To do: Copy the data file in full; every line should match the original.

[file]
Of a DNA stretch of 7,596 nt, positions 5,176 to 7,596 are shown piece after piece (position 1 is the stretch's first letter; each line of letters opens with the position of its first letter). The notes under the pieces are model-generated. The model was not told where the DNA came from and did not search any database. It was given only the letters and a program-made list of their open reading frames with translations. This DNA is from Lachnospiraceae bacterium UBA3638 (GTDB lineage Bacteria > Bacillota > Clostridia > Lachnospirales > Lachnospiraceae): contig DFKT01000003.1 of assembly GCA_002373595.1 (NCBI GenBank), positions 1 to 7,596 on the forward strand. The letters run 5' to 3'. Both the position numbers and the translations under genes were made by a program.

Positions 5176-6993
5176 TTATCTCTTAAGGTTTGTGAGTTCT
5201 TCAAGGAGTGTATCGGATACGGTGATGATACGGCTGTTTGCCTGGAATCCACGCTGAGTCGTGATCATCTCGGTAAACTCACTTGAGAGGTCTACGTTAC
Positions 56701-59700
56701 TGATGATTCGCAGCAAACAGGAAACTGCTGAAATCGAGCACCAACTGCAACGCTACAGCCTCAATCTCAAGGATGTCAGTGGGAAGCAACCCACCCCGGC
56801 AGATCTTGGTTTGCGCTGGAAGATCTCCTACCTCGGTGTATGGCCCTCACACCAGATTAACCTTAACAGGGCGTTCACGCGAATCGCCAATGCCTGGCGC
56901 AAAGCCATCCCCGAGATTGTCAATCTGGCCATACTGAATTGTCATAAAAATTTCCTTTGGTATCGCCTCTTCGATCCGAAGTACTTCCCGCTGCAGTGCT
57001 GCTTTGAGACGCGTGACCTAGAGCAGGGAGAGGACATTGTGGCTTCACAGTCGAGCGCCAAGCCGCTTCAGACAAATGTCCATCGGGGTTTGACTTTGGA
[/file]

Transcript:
Of a DNA stretch of 7,596 nt, positions 5,176 to 7,596 are shown piece after piece (position 1 is the stretch's first letter; each line of letters opens with the position of its first letter). The notes under the pieces are model-generated. The model was not told where the DNA came from and did not search any database. It was given only the letters and a program-made list of their open reading frames with translations. This DNA is from Lachnospiraceae bacterium UBA3638 (GTDB lineage Bacteria > Bacillota > Clostridia > Lachnospirales > Lachnospiraceae): contig DFKT01000003.1 of assembly GCA_002373595.1 (NCBI GenBank), positions 1 to 7,596 on the forward strand. The letters run 5' to 3'. Both the position numbers and the translations under genes were made by a program.

Positions 5176-6993
5176 TTATCTCTTAAGGTTTGTGAGTTCT
5201 TCAAGGAGTGTATCGGATACGGTGATGATACGGCTGTTTGCCTGGAATCCACGCTGAGTCGTGATCATCTCGGTAAACTCACTTGAGAGGTCTACGTTAC
Positions 56701-59700
56701 TGATGATTCGCAGCAAACAGGAAACTGCTGAAATCGAGCACCAACTGCAACGCTACAGCCTCAATCTCAAGGATGTCAGTGGGAAGCAACCCACCCCGGC
56801 AGATCTTGGTTTGCGCTGGAAGATCTCCTACCTCGGTGTATGGCCCTCACACCAGATTAACCTTAACAGGGCGTTCACGCGAATCGCCAATGCCTGGCGC
56901 AAAGCCATCCCCGAGATTGTCAATCTGGCCATACTGAATTGTCATAAAAATTTCCTTTGGTATCGCCTCTTCGATCCGAAGTACTTCCCGCTGCAGTGCT
57001 GCTTTGAGACGCGTGACCTAGAGCAGGGAGAGGACATTGTGGCTTCACAGTCGAGCGCCAAGCCGCTTCAGACAAATGTCCATCGGGGTTTGACTTTGGA